Aruba’s nature is taking a breath

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In this time of COVID-19 crisis we the people are urged to stay inside as much as possible. While there is a downside to this situation when it comes to humans and their freedom to live in health, to have an income and to go around freely the other side is that nature is taking a breath. Roads without ATV’s, jeeps and cars, empty beaches and less pollution in the air are a fact. We can hear the birds sing and see goats crossing roads again. Our national park Arikok is closed to visitors since March 23 and nature is flourishing. Plants and flowers arise, animals recover their space. As the world slows, Mother Nature is taking a breath!

The national park Arikok comprises almost 18 % of the island. Its rugged terrain, desert-like hills filled with tall cacti, breathtaking coastline and protected local flora and fauna welcome you to be explored. There is numerous wildlife to discover like for example the sea turtle who lays his eggs on the park’s beaches. There are more places on the island that are a preserved area like the Bubali Plas which is a bird sanctuary.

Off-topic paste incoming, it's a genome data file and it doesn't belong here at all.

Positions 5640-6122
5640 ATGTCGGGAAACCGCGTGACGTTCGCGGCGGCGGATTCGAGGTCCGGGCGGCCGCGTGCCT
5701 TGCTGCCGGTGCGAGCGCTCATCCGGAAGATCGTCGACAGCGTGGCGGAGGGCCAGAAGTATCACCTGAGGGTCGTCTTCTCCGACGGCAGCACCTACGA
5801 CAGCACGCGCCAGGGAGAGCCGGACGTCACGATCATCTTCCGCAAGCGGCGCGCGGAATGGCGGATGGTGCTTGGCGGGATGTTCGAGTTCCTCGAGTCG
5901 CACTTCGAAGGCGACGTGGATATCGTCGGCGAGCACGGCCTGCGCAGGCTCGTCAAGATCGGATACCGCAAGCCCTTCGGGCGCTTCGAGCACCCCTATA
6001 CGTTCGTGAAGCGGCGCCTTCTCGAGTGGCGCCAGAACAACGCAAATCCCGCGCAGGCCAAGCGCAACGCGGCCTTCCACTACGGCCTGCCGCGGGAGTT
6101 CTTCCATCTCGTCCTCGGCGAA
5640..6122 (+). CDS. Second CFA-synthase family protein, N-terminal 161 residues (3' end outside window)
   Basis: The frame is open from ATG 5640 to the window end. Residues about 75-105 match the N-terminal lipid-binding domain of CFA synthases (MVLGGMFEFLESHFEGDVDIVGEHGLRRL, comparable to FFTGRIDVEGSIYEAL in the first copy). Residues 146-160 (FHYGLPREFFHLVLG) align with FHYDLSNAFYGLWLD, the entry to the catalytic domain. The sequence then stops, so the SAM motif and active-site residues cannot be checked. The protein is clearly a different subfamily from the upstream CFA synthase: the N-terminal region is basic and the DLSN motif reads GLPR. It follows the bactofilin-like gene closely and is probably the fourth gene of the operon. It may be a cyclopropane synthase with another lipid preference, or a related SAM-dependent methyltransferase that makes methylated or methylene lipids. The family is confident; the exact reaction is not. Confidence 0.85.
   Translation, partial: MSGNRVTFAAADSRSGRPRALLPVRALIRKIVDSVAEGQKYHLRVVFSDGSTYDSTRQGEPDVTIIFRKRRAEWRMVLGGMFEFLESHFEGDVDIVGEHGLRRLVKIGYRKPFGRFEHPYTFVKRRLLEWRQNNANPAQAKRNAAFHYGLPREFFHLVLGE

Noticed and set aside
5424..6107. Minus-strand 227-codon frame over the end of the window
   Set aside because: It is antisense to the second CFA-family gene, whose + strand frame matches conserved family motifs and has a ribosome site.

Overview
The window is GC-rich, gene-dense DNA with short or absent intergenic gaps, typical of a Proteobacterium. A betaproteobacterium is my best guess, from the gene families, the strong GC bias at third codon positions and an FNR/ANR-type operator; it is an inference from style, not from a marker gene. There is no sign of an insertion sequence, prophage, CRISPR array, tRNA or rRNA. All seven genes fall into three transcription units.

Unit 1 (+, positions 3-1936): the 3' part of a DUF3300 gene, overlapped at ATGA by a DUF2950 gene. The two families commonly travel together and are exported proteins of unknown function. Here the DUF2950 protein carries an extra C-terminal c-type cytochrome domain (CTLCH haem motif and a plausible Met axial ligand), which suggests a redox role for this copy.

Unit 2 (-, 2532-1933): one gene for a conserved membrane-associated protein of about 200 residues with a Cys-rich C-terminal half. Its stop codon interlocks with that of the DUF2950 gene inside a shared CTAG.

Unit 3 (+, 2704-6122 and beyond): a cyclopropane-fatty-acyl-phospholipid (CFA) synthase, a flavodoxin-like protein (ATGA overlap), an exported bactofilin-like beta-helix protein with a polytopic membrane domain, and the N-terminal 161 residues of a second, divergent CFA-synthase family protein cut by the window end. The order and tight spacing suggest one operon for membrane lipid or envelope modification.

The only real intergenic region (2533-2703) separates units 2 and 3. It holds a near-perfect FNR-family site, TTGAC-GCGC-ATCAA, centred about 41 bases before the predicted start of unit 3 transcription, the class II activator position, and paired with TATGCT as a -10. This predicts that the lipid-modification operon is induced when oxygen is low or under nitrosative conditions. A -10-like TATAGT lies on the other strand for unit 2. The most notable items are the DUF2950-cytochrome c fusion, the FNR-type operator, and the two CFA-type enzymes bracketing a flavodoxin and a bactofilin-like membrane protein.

Protecting people and nature.
It’s awesome to work with specialist organizations that are also dedicated to conserving Aruba’s natural heritage, states the Aruba National Park Foundation (FPNA). In collaboration with Aruba Birdlife Conservation they worked alongside the Marine Corps to safeguard several Shoco (the Aruban burrowing owl) families that call the Marine Barracks Savaneta their home. A total of eight Artificial Burrows (ABs) were strategically placed in safe zones at the barracks. “We are ecstatic to see that the Shocos have moved out of their natural burrows, which were in unsafe areas, and into their new artificial nests. With the next breeding season we can expect to see many new, young Shocos appearing from their specially designed Abs,” says a representative of the park. “The Marine Barracks Savaneta exemplifies how local organizations can benefit and strengthen local conservation efforts and we look forward to many more years of successful cooperation.”

A big, warm thanks to the Savaneta Marine Corps for also being a role model for nature conservation! Together we can make a difference.